SPATIAL AND TEMPORAL MIGRATION PATTERNS OF WILSON’S WARBLER (WILSONIA PUSILLA) IN THE SOUTHWEST AS REVEALED BY STABLE ISOTOPES

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  SPATIAL AND TEMPORAL MIGRATION PATTERNS OF WILSON’S WARBLER (WILSONIA PUSILLA) IN THE SOUTHWEST AS REVEALED BY STABLE ISOTOPES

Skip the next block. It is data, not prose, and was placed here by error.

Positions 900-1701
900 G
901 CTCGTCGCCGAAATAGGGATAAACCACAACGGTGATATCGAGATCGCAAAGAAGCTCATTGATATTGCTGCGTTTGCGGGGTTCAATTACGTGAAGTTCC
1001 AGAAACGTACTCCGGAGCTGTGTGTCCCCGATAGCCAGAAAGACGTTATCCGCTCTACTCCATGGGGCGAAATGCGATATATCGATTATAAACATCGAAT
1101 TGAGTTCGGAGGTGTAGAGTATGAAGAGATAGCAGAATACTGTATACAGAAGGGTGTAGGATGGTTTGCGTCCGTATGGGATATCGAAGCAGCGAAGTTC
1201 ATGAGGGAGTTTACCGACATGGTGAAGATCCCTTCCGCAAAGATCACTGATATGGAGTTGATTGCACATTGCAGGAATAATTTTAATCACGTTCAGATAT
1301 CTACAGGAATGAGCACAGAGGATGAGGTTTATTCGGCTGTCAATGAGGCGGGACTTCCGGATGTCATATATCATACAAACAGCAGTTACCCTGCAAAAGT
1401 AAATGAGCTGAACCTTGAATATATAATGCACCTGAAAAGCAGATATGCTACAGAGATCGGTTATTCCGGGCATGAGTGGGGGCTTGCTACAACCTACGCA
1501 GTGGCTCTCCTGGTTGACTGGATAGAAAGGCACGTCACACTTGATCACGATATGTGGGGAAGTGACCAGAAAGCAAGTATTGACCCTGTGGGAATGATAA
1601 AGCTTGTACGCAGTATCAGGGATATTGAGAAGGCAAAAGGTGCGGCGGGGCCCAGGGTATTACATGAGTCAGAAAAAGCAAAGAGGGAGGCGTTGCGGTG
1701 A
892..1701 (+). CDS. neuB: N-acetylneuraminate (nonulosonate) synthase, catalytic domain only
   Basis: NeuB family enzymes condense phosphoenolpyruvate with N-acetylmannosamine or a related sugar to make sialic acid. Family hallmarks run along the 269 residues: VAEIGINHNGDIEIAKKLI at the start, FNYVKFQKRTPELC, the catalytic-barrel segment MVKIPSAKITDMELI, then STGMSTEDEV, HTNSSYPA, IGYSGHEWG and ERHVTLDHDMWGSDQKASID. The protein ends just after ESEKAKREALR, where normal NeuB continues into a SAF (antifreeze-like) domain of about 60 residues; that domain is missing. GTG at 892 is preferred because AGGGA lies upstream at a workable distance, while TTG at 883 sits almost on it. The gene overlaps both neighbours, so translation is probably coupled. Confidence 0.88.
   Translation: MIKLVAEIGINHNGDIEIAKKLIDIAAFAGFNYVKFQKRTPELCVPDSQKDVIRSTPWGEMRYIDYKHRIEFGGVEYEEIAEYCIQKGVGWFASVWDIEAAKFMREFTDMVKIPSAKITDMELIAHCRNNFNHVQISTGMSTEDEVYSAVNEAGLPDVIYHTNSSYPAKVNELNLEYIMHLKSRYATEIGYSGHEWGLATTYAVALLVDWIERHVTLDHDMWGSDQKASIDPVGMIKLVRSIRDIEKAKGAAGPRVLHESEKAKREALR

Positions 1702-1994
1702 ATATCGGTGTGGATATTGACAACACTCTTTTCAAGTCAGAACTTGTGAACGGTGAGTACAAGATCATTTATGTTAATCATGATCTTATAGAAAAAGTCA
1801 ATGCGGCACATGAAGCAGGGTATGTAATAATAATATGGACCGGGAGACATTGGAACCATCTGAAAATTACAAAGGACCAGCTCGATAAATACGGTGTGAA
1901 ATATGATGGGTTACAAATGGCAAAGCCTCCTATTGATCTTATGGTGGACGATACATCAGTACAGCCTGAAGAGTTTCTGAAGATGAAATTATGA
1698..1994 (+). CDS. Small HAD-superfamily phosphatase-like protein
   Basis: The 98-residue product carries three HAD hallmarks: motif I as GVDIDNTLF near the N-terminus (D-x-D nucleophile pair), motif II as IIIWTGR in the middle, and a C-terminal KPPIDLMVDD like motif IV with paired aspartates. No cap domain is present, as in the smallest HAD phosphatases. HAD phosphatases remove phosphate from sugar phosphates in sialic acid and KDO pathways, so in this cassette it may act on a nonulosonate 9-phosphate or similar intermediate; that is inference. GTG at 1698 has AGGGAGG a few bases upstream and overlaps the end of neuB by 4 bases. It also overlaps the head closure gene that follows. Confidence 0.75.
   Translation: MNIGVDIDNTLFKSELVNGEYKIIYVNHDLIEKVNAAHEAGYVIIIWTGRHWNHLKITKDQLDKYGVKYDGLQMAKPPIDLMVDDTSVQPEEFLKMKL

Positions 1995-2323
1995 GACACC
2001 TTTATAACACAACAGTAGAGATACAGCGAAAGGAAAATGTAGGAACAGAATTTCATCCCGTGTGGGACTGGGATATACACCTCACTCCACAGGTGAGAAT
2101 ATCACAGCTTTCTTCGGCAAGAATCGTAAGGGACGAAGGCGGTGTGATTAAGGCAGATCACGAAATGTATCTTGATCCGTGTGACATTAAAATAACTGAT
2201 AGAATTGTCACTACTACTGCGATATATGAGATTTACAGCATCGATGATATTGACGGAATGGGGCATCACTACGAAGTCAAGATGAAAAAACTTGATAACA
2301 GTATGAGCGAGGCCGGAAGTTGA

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  162 SPATIAL AND TEMPORAL MIGRATION PATTERNS OF WILSON’S WARBLER ( WILSONIA PUSILLA ) IN THE SOUTHWEST AS REVEALED BY STABLE ISOTOPES K L. P, 1,2,4  C V R III, 2  T C. T, 1   E H. P 3 1 Department of Biological Sciences, Northern Arizona University, Flagstaff, Arizona 86011, USA; 2 U.S. Geological Survey Southwest Biological Science Center, Sonoran Desert Research Station, University of Arizona, Tucson, Arizona 85721, USA; and 3 U.S. Geological Survey Southwest Biological Science Center, Colorado Plateau Research Station, Northern Arizona University, Flagstaff, Arizona 86011, USA A.—We used stable hydrogen isotopes (δD) to identify the breeding loca-tions of Wilson’s Warbler ( Wilsonia pusilla ) migrating through five sites spanning a cross-section of the species’ southwestern migration route during the springs of 2003 and 2004. Determining the temporal and spatial paerns of migration and degree of population segregation during migration is critical to understanding long-term population trends of migrant birds. At all five migration sites, we found a significant negative relationship between the date Wilson’s Warblers passed through the sampling station and δD values of their feathers. These data were con-sistent with a paern of “leap-frog” migration, in which individuals that bred the previous season at southern latitudes migrated through migration stations earlier than individuals that had previously bred at more northern latitudes. We docu-mented that this paern was consistent across sites and in multiple years. This finding corroborates previous research conducted on Wilson’s Warbler during the fall migration. In addition, mean δD values became more negative across sampling stations from west to east, with the mean δD values at each station corresponding to different geographic regions of the Wilson’s Warblers’ western breeding range. These data indicate that Wilson’s Warblers passing through each station repre-sented a specific regional subset of the entire Wilson’s Warbler western breeding range. As a result, habitat alterations at specific areas across the east–west expanse of the bird’s migratory route in the southwestern United States could differentially affect Wilson’s Warblers at different breeding areas. This migration information is critical for management of Neotropical migrants, especially in light of the rapid changes presently occurring over the southwestern landscape. Received 1 June 2005, accepted 25 January 2006. Key words: deuterium, migration, migratory connectivity, Neotropical migrant, stable isotopes, Wilsonia pusilla  , Wilson’s Warbler. Patrones Espaciales y Temporales de la Migración de Wilsonia pusilla  en el Sudoeste Detectados Mediante Isótopos Estables R.—Usamos isótopos estables de hidrógeno (D) para identificar las localidad de cría de individuos de Wilsonia pusilla  que se encontraban migrando a través de cinco sitios abarcando una sección de la ruta migratoria del sudoeste de la especie durante las primaveras de 2003 y 2004. Determinar los patrones 4 E-mail: kristina.l.paxton@usm.edu The Auk  124(1):162–175, 2007© The American Ornithologists’ Union, 2007. Printed in USA.   Migration Paerns of Wilson’s Warbler  January 2007] 163 T  , when birds move  between their wintering and breeding grounds, has not received aention proportional to the role that it plays in the population dynamics of Neotropical migrants (Gauthreaux 1979). Only within the past 10 years aention has been given to the importance of conservation of migrants along migration pathways. This is in spite of the fact that migration represents a critical period when birds can be at the edge of their physi-ological limits (Blem 1980) and may suffer the largest amount of annual mortality (Keerson and Nolan 1982, Moore et al. 1995, Sille and Holmes 2002). Both the spatial and temporal paerns of migration have important implica-tions for understanding the ecology and evolu-tion of migrants and factors influencing overall population dynamics (Moore and Simons 1992, Moore et al. 1995, Sherry and Holmes 1995). Whether breeding populations use distinctive migratory routes or mix across a broad migra-tory front directly determines how alteration of habitat along the route could potentially affect  breeding populations. Likewise, differences in the timing of migration by different populations could suggest that different selective forces are acting on those populations (Cox 1985).Research examining the dynamics of migration in the United States has primarily focused on migration systems in the eastern part of the country (Moore and Simons 1992, Moore et al. 1995, Simons et al. 2000), whereas our understanding of migration in the west remains rudimentary (Kelly and Huo 2005). Increasing habitat alterations and loss of criti-cal stopover habitat in the southwestern United States (Rosenberg et al. 1991) make it essential that we begin to understand the temporal and spatial distribution paerns of Neotropical migrants across southwestern migration routes and how habitat alterations might affect differ-ent breeding populations. Traditional meth-ods, such as banding, have yielded lile data to answer these questions, but recent studies have shown that naturally occurring stable isotopes in animal tissues can be used to delineate geo-graphically distinct populations (Chamberlain et al. 1997, Hobson and Wassenaar 1997, Marra et al. 1998). Specifically, stable hydrogen iso-topes (δD) are a powerful research tool in connecting different parts of migratory birds’ annual cycle, because predictable continental paerns of δD in precipitation are highly cor-related with δD in body tissues of birds, owing to trophic-level interactions (Chamberlain et al. 1997, Hobson and Wassenaar 1997, Hobson et al. 2001, Meehan et al. 2001, Kelly et al. 2002, Rubenstein et al. 2002). This relationship is temporales y espaciales de migración y el grado de segregación poblacional durante la migración es esencial para entender las tendencias poblacionales a largo plazo de las aves migratorias. En los cinco sitios de migración encontramos una relación negativa significativa entre la fecha en la que los individuos pasaron por la estación de muestreo y los valores de D de sus plumas. Estos datos fueron consistentes con un patrón migratorio del tipo “salto de rana”, en donde los individuos que crían en la estación previa a latitudes más meridionales migraron más temprano a través de las estaciones migratorias que los individuos que criaron en latitudes más septentrionales. Documentamos que este patrón fue consistente a través de los sitios y en múltiples años. Este hallazgo corrobora investigaciones previas realizadas con W. pusilla  durante la migración de otoño. Adicionalmente, los valores medios de D se volvieron más negativos a lo largo de las estaciones de muestreo desde el oeste hacia el este, correspondiendo los valores medios de D de cada estación a diferentes regiones geográficas del rango oeste de cría de W.  pusilla . Estos datos indican que los individuos de W. pusilla  que pasaron por cada estación representaron un subconjunto específico regional de la parte oeste del rango de cría de W. pusilla . Como resultado, las alteraciones de hábitat en áreas específicas a lo largo de la extensión este-oeste de la ruta migratoria de la especie en el sudoeste de Estados Unidos podrían afectar de modo diferencial a W. pusilla  en las diferentes área de cría. Esta información es crucial para el manejo de las aves migratorias neotropicales, especialmente a la luz de los cambios actuales rápidos que se presentan en el paisaje del sudoeste.  P  . 164 [Auk, Vol. 124 primarily associated with latitude, given that southern latitudes are more enriched in δD than northern latitudes, but elevation and con-tinental factors can also influence δD values (Ingraham 1998). Most studies examining migratory connec-tivity (e.g., links between breeding and non- breeding areas; Webster et al. 2002) using stable isotopes have focused on linking the breeding and wintering grounds of Neotropical migrant  birds (see review by Hobson 2003), with few studies focusing on migration (Meehan et al. 2001, Wassenaar and Hobson 2001, Kelly et al. 2002, Mazerolle et al. 2005). Yet determining how the migration period is linked to other stages of the annual cycle and the degree of population segregation during migration is also critical to understanding long-term popu-lation trends of migrants (Moore et al. 1995, Sherry and Holmes 1995). This is especially important in light of evidence of population declines of migratory passerine birds in recent decades (Robbins et al. 1989, Askins et al. 1990, Hagan and Johnston 1992, DeSante and George 1994). Using stable hydrogen isotopes, we exam-ined temporal and spatial migration paerns of Wilson’s Warblers ( Wilsonia pusilla ; hereaer “warblers”) during spring migration at mul-tiple migration stations spanning their south-western migration route. Warblers molt their flight feathers once on the breeding grounds  before migration (Pyle 1997). Because the feathers’ δD value reflects the diet of the bird only during the period of growth (Mizutani et al. 1990), the isotope value of the warbler feathers collected during migration should represent the isotopic signature of its breed-ing location. The two western subspecies of Wilson’s Warbler ( W. p. pileolata  and W. p. chryseola ) are abundant migrants throughout the southwestern United States, migrating north to breeding locations across western North America (Ammon and Gilbert 1999), and have a wide range of δD values. Kelly et al. (2002) and Clegg et al. (2003) showed that there is a strong negative relationship between δD values of warbler feathers collected on their  breeding grounds and the latitude of the col-lection site. On the basis of this information, Kelly et al. (2002) found that during fall migra-tion of warblers at one site in New Mexico, the northernmost breeders passed through first, ahead of more southern-breeding warblers,  but the same temporal paern was not found for this site during spring migration. Our study expands on the earlier work by Clegg et al. (2003) and Kelly et al. (2002) by examining the relationship between δD val-ues of warbler feathers collected across their  breeding range and the δD values of local precipitation at the collection site. This allows for a more precise connection between δD val-ues of feathers collected during migration and their breeding locations. We also examined the temporal paern of spring migration for war- blers at multiple sites and in multiple years to determine whether a similar “leap-frog” migra-tion paern found during the fall (Kelly et al. 2002) is exhibited during the spring migration, and whether such a paern is consistent across sites. In addition, we examined spatial paerns of warbler migration by comparing δD values among multiple migration stations spanning a cross-section of the species’ southwestern migration route. This information provides insight into whether warblers migrate in broad fronts across the southwest or whether dif-ferent breeding populations use distinctive migratory routes. Finally, both spatial and temporal migration paerns were tested in multiple years to determine the consistency of the paerns. M Study areas. —To determine the relationship  between δD values of warbler feathers col-lected on the breeding grounds and local pre-cipitation where they were captured, δD values were determined from a single rectrix collected from 63 warblers across their western breeding grounds (Fig. 1) between 1996 and 2002 (feath-ers were supplied by the University of California at Los Angeles [UCLA] Conservation Genetics Resource Center). All feathers were from adult male and female birds. To ensure that feathers were from breeding individuals and not poten-tial migrants, only warblers captured between 15  June and 1 August (15 August for sites in Alaska) were included. A geographic-information-system (GIS) derived map of δD values for growing-season precipitation across North America (Meehan et al. 2004) was used to obtain δD values of local precipitation where breed-ing warblers were sampled. In addition, we   Migration Paerns of Wilson’s Warbler  January 2007] 165  examined the relationship between δD values of the feathers collected on breeding grounds and collection site latitude, distance from coast, and elevation, all of which affect precipitation δD values in North America (Ingraham 1998). Warblers were captured during spring migration between 15 March and 1 June 2003 at four sites: Colorado River Delta in Baja California, Mexico; Lower Colorado River at Cibola National Wildlife Refuge (NWR) in southwestern Arizona; Arivaca Creek at Buenos Aires NWR in southeastern Arizona; and San Pedro River at San Pedro Riparian National Conservation Area in southeastern Arizona. In 2004, warblers were again captured during the same period at the Lower Colorado River and Arivaca Creek sites, and at an additional site, Big Sur, California (Fig. 1 and Table 1). Warblers were caught by passive mist neing and banded. Standard morphological measurements were taken, and an outer rectrix from each side of the tail was pulled for stable isotope analysis. Feathers were stored in labeled, sealed enve-lopes until analyzed. Stable isotope analysis. —Feathers were washed in detergent and thoroughly rinsed to remove oil, dirt, and residual detergent (Chamberlain et al. 1997, Kelly et al. 2002) and then air dried at room temperature. Feather material from the distal end (0.33–0.37 mg) was removed and wrapped in a silver capsule for isotopic analy-sis. Because of the problem of uncontrolled isotopic exchange between ∼ 13% of noncarbon- bound hydrogen in feathers and ambient water vapor (Chamberlain et al. 1997), we used a com-parative equilibrium approach with calibrated keratin standards to correct for this effect. As a result, values presented here are nonexchange-able feather hydrogen only. Details of this method and standards used are described in F. 1. Location of breeding and migration stations where Wilson’s Warblers’ feathers were col-lected (see Table 1 for site information). Light- and dark-gray shaded regions indicate Wilson’s Warblers’ breeding and wintering ranges, respectively. Triangles indicate sites where feathers were collected on the breeding ground, and circles indicate migration collection sites.  P  . 166 [Auk, Vol. 124 Wassenaar and Hobson (2003). Briefly, several replicates of three keratin standards whose nonexchangeable δD values were known and that spanned the range of expected feather val-ues were measured within the same analytical run as the unknown feather samples. A least-squares regression was generated for each run, relating measurements of raw δD values of the standards to their expected nonexchangeable δD values. This regression equation was then applied to all unknown samples within that run. Unlike past methods to control for non-exchangeable feather hydrogen, this method allows for comparisons of δD values between years and among laboratories.All stable isotope analyses were conducted at the Colorado Plateau Stable Isotope Laboratory at Northern Arizona University, Flagstaff. Stable hydrogen isotope ratios for both feathers and keratin standards were determined on H 2  gases, produced by high-temperature flash pyrolysis of feathers using a Thermo Finnigan high-tempera-ture conversion elemental analyzer (1,400°C) interfaced through an open split (Finnigan Conflo II, Thermo Electron Corporation, Waltham, Massachuses), with a continuous-flow isotope-ratio mass-spectrometer (Finnigan Delta Plus XL). Stable hydrogen isotope ratios ( 2 H/ 1 H) are reported in delta (δ) notation, in per-mil units (‰), where δD sample  = [( R sample / R standard ) – 1] ×  1,000, relative to a standard (Vienna standard mean ocean water [VSMOW]). Repeat analyses of internal hydrogen isotope standards yielded an external repeatability of ±2.3‰. Duplicates of the same feather sample ( n  = 23) and comparison of values from two rectrices from the same warbler ( n  = 23) had mean standard deviations of ±2.3‰ and ±1.5‰, respectively. Statistical analysis. —To determine where warblers migrating through the migration sta-tions occurred within their breeding range, we used the regression equation that expressed the relationship between δD of feathers collected on the breeding grounds (δD f ) and δD of local pre-cipitation (δD p ) to estimate the δD of warblers caught at the migration stations (δD x ). Values of δD x  were used for all analyses.We used linear regression to examine the relationship between timing of migration and putative breeding location based on δD x . Analysis of covariance (ANCOVA) was used to test whether the same paern was exhibited in 2003 and 2004 at the Lower Colorado River and Arivaca Creek sites. We examined differences in T 1. Feather collection sites sampled during the breeding and spring migration of Wilson’s Warblers. Leers correspond to those in Figure 1. Mean stable hydrogen isotope values for feathers (δD f ) and stable hydrogen isotope values for precipitation (δD p ) are given for each  breeding site. Mean predicted stable hydrogen isotope values for feathers (δD x ) are given for each migration station. δD x Sampling site Latitude, longitude n  (mean ± SD) δD p Migration sites A. Big Sur, California 36°16’N, 121°49’W 112 –62.9 ± 15.9 B. Colorado River Delta, Mexico 32°18’N, 115°20’W 99 –77.7 ± 24.7 C. Lower Colorado River, Arizona 33°18’N, 114°41’W 186 –95.9 ± 24.7  a  D. Arivaca Creek, Arizona 31°33’N, 111°33’W 77 –92.7 ± 22.4  b  E. San Pedro River, Arizona 31°34’N, 110°07’W 113 –102.7 ± 24.5 Breeding sites F. Mother Goose Lake, Alaska 57°12’N, 157°19’W 4 –111.2 ± 9.1 –90G. Denali National Park, Alaska 63°25’N, 150°26’W 8 –151.7 ± 8.4 –118H. 100 Mile House, British Columbia 51°39’N, 121°17’W 6 –148.8 ± 6.0 –113I. Wenatchee National Forest, Washington  46°56’N, 121°04’W 10 –115.3 ± 9.4 –96 J. Willamee National Forest, Oregon 44°15’N, 122°00’W 14 –84.5 ± 5.6 –72K. Tahoe National Forest, California 39°37’N, 120°31’W 5 –87.5 ± 4.8 –64L. Flathead National Forest, Montana 48°23’N, 114°02’W 5 –123.7 ± 3.3 –97M. Grand Mesa, Colorado 39°02’N, 107°57’W 6 –103.8 ± 3.6 –88 a 2003 value; for 2004, δD x  ± SD = –106.9 ± 36.6.  b 2003 value; for 2004, δD x  ± SD = –99.9 ± 34.3.